9. Anthony Joshua (24-1, 22 KOs) United Kingdom 31 years old – though he avenged his knockout loss to Andy Ruiz, his method in winning was comical. This huge heavyweight with gargantuan muscles ran around the ring jabbing and avoiding exchanges with the smaller chubby guy. It was ridiculous. However, his last win by knockout over Kubrat Pulev took some of the shame away. A match against Tyson Fury is the answer to redemption for Joshua.

10. Mikey Garcia (40-1, 30 KOs) USA 33 years old – Few have the talent and ring smarts as this California fighter who began as a featherweight. Yes, he lost to Errol Spence Jr. back in 2019 but it seemed worth the risk. One thing it did teach was that welterweights are just a little too big for him. Who knows? Can he be another Roberto Duran and move up several divisions to seek big money fights or should he drop to super lightweight and compete there? Garcia still has that high fight IQ.

11. Manny Pacquiao (62-7-2, 39 KOs) Philippines 42 years old – The Filipino superstar last fought in July of 2019. We’re in 2021 and PacMan has to get going if he wants to continue in the merciless world of prizefighting. Though he no longer has the power to knock out any of the elite fighters, he seemed to retain most of his speed and that incredible ring knowledge accrued over 26 years as a professional. Does he have one more megafight remaining?

12. Oleksandr Usyk (18-0, 13 KOs) Ukraine 33 years old – As a cruiserweight he was dominating. As a heavyweight he is a skinny southpaw with not enough pop to beat the big boys who roam the division like massive dinosaurs. Usyk may need to drop down in weight or simply go for the big fight and take a beating for the money. He is too small to compete as a heavyweight. But as a cruiserweight he could dominate for a few years and make a little money.

Honorable mention: Jermall Charlo, Demetrious Andrade, Roman Gonzalez, Miguel Berchelt, Jermell Charlo, Juan Francisco Estrada, Deontay Wilder, Andy Ruiz

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Late Sub Jonnie Rice Bursts Michael Coffie’s Bubble on a PBC Card in Newark

Arne K. Lang

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Every thing that could go wrong went wrong as promoter Al Haymon and his associates were patching together tonight’s card at the Prudential Center in Newark, New Jersey. But it couldn’t have worked out better for journeyman heavyweight Jonnie Rice who turned his career around with a smashing TKO of heavily favored and previously undefeated Michael Coffie.

Positive Covid tests scuttled two 10-round fights on the undercard. The main event had already been disheveled when Coffie’s original opponent Gerald Washington flunked his Covid test. Enter Rice (pictured on the right) who was on standby and seized the moment.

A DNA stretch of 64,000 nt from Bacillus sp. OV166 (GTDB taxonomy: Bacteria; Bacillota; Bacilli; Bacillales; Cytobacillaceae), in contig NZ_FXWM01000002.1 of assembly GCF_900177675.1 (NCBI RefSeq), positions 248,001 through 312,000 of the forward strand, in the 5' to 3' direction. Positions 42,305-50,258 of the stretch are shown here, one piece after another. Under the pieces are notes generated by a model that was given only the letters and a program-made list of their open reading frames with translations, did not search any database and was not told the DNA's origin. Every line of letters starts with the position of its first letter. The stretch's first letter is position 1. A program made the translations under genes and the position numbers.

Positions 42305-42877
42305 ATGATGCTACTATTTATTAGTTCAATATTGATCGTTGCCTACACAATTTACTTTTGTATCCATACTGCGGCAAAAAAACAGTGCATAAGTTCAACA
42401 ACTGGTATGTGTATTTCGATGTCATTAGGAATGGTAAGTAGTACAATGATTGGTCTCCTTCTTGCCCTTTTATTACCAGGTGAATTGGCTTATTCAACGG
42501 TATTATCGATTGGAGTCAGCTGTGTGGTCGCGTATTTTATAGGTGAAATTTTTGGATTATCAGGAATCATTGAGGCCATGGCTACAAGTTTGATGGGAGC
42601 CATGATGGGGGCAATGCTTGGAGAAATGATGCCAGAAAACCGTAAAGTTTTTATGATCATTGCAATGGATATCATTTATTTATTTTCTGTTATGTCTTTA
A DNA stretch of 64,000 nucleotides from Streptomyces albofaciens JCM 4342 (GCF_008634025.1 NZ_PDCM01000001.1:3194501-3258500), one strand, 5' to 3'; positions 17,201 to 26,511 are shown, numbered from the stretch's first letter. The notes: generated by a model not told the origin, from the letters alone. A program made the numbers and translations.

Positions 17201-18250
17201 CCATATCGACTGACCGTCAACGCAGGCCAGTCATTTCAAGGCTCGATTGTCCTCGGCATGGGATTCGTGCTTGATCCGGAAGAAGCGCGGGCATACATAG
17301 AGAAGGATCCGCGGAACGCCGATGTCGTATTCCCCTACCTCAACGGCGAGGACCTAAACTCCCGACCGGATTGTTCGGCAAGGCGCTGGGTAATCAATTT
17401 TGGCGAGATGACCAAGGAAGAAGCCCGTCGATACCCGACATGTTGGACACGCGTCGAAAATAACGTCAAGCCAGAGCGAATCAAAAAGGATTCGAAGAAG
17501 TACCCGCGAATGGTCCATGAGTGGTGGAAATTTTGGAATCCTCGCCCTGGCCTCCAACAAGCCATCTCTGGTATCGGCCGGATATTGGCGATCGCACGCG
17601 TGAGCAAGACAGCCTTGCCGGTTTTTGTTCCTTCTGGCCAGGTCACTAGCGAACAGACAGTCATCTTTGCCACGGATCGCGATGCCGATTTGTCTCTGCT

Rice, a Columbia, South Carolina native who has been living and training in Las Vegas, came in sporting a 13-6-1 record but five of his wins had come against no-hopers in Tijuana and he had yet to defeat an opponent in a match where he was the “B” side. But these facts were misleading as five of his six losses had come against hot prospects with undefeated records and he had honed his craft sparring against the likes of Tyson Fury, Filip Hrgovic, and Michael Hunter.

Based on “strength of schedule,” Rice, 34, had the edge over Coffie, the 35-year-old ex-Marine who brought a 12-0 record but was relatively untested. And Rice, who started fast, took the fight to Coffie and out-landed him. Coffie’s left eye was swelling and he wasn’t firing back when the referee waived it off in the fifth round.

Dirrell-Brooker

Tonight’s PBC fare came in two helpings with appetizers and the main event on FOX preceding a club-level show on FOX’s affiliate FS1. The main event of the nightcap was a 10-round light heavyweight bout between Andre Dirrell and Christopher Brooker.

Dirrell, who previously held an interim version of the IBF 168-pound world title, looked very sharp coming off a 19-month layoff, scoring three knockdowns before the fight was waived off in the third round. The Flint, Michigan native improved to 28-3 (18). Philadelphia’s Brooker fell to 16-8.

More

Junior middleweight Joey Spencer (13-0, 9 KOs) scored an 8-round unanimous decision over James Martin (7-3). Spencer won comfortably on the scorecards – 80-72 and 79-73 twice – but was unimpressive.

Local fan favorite Vito “White Magic” Mielnicki Jr (9-1, 5 KOs) rebounded from his first pro loss with an impressive second-round stoppage of Noah Kidd (6-4-2).

Philadelphia welterweight Karl Dargan (20-1, 9 KOs), a former two-time national amateur champion, returned to the ring after a long absence and  stopped LA’s Ivan Delgado (13-4-2) in the third round.